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Vitamin A and E content in early stages of cephalopods and their dietary effects in Octopus vulgaris paralarvae

AutorVillanueva, Roger ; Escudero, J.M.; Deulofeu, Ramon; Bozzano, Anna ; Casoliva, C.
Palabras claveVitamin A
Vitamin E
Fecha de publicación17-ene-2009
CitaciónAquaculture 286(3-4): 277-282 (2009)
ResumenThe present study was designed to provide a look at the vitamin content of the early stages of cephalopods as an approach to their vitamin requirements in culture. Vitamin A and E profiles of the European cuttlefish Sepia officinalis, European squid Loligo vulgaris and common octopus Octopus vulgaris laboratory hatchlings and wild juveniles were analyzed. In addition, for O. vulgaris we determined vitamin A and E profiles of mature ovaries and eggs at different stages of development, and followed their possible dietary effects during the first month of paralarval rearing. We also analyzed vitamin A and E content of the live prey, i.e. Artemia nauplii, Maja brachydactyla hatchling crab zoeae and the mysidacean shrimp Leptomysis buergii. In the octopus ovaries and eggs, the vitamin A and E concentrations remained globally higher compared to paralarvae and wild juveniles. The vitamin A content in early stages of cephalopods was not much different from that observed in other marine molluscs and fish larvae and is expected to come from the carotenoid pool of their crustacean prey. Relatively high content of vitamin E was observed in the octopus ovaries, eggs, hatchlings and juveniles of the three cephalopod species analyzed. These levels are probably related to the high percentage of long chain polyunsaturated fatty acids (PUFA) that are particularly high in paralarval and juvenile cephalopods. The vitamin E content of the natural prey, M. brachydactyla and L. buergii, seemed to match or exceed the dietary needs of the three species of cephalopods analyzed. The vitamin E content of the Artemia-fed O. vulgaris increased during the rearing period and the content of the one month of age paralarvae did not differ from the content in wild octopus juveniles, suggesting that this prey may provide sufficient tocopherol for the young octopuses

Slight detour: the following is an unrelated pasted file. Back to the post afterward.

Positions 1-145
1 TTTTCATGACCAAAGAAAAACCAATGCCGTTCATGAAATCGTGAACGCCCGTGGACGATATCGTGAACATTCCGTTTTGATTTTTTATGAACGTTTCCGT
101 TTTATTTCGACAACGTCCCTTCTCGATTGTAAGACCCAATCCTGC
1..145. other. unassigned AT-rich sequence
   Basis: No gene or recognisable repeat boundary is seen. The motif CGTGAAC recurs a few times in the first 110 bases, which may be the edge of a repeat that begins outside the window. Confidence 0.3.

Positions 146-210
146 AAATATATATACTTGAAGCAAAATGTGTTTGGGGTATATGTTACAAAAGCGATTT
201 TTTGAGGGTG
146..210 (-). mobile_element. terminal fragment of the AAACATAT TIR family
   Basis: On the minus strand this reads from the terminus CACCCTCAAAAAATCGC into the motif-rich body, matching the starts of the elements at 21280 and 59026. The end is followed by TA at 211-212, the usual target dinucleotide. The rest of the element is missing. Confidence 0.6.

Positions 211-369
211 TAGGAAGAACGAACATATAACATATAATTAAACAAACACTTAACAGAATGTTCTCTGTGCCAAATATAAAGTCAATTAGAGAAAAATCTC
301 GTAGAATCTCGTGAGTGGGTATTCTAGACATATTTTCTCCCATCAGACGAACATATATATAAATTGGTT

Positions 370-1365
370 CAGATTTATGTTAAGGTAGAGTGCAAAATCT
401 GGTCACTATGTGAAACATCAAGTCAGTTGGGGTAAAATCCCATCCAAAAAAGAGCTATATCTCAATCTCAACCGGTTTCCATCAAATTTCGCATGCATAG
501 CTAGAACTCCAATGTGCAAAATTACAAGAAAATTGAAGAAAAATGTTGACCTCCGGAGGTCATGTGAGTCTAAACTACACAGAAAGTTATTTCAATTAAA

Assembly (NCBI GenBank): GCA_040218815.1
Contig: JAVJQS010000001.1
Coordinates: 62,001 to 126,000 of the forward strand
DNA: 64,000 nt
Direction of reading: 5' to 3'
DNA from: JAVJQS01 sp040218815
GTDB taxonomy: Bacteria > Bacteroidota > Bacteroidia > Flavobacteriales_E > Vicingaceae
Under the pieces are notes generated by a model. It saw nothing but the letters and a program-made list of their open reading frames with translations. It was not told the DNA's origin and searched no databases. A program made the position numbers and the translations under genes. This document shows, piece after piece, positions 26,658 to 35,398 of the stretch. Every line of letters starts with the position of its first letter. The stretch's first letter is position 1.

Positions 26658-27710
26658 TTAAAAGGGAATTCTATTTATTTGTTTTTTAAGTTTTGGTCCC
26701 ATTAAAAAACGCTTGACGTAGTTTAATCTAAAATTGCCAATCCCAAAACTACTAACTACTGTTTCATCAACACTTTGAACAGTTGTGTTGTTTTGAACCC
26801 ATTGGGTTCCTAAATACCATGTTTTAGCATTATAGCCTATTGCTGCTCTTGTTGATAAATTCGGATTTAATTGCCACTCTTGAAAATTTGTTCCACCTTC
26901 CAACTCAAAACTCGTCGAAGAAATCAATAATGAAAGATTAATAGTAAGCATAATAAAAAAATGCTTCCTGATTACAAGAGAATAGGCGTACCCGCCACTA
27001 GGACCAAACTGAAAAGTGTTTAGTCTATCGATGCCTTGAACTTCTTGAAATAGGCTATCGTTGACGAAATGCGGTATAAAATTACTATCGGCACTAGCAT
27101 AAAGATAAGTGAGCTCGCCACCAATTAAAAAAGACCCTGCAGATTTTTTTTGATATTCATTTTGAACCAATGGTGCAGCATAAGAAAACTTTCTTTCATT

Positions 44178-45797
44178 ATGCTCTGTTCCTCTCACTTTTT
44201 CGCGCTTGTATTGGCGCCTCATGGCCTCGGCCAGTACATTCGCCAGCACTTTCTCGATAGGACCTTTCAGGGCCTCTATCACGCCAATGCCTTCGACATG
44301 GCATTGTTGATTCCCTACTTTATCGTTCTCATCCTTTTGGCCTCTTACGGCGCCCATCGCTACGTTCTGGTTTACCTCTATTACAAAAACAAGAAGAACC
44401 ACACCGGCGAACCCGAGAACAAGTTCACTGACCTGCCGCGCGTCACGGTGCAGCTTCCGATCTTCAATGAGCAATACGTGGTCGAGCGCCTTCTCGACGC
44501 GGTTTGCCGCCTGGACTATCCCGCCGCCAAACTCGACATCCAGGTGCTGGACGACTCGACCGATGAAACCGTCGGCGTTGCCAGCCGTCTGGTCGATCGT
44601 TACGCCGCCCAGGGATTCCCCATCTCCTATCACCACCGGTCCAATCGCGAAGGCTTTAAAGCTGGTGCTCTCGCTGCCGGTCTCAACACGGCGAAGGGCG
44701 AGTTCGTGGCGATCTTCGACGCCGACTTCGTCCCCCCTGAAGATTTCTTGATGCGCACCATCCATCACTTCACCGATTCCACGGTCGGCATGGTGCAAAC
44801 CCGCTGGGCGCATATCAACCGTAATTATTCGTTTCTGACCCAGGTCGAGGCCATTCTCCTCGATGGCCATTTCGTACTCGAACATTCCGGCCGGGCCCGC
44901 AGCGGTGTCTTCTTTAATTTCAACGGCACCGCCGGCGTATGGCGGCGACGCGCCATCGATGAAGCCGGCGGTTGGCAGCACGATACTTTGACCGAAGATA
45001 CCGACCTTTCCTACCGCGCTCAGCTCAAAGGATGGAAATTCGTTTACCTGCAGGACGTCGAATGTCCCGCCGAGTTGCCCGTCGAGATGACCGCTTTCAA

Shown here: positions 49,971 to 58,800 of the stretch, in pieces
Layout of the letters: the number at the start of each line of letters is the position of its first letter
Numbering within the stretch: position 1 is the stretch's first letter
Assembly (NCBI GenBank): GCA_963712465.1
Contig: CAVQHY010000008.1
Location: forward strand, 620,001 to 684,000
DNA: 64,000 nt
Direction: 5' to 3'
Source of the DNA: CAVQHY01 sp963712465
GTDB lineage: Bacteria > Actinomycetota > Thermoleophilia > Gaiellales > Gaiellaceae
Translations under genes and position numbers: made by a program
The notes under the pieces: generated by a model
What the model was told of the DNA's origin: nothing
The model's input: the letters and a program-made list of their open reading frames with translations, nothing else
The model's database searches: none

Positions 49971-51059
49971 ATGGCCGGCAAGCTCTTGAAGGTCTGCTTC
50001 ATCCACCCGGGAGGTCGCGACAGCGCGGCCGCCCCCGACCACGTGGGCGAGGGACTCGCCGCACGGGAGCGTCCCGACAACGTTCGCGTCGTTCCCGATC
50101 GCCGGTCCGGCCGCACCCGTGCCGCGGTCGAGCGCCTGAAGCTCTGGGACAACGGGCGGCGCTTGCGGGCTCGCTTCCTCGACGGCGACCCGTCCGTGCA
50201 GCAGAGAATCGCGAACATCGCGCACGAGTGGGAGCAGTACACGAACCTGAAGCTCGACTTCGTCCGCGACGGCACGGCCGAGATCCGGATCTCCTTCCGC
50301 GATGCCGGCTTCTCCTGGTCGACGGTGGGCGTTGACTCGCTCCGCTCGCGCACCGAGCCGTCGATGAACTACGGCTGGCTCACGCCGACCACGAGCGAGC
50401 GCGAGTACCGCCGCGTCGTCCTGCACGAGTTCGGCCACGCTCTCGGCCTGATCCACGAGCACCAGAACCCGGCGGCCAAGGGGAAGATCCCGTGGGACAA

Descripción6 pages, 1 figure, 3 tables
Versión del editorhttp://dx.doi.org/10.1016/j.aquaculture.2008.09.032
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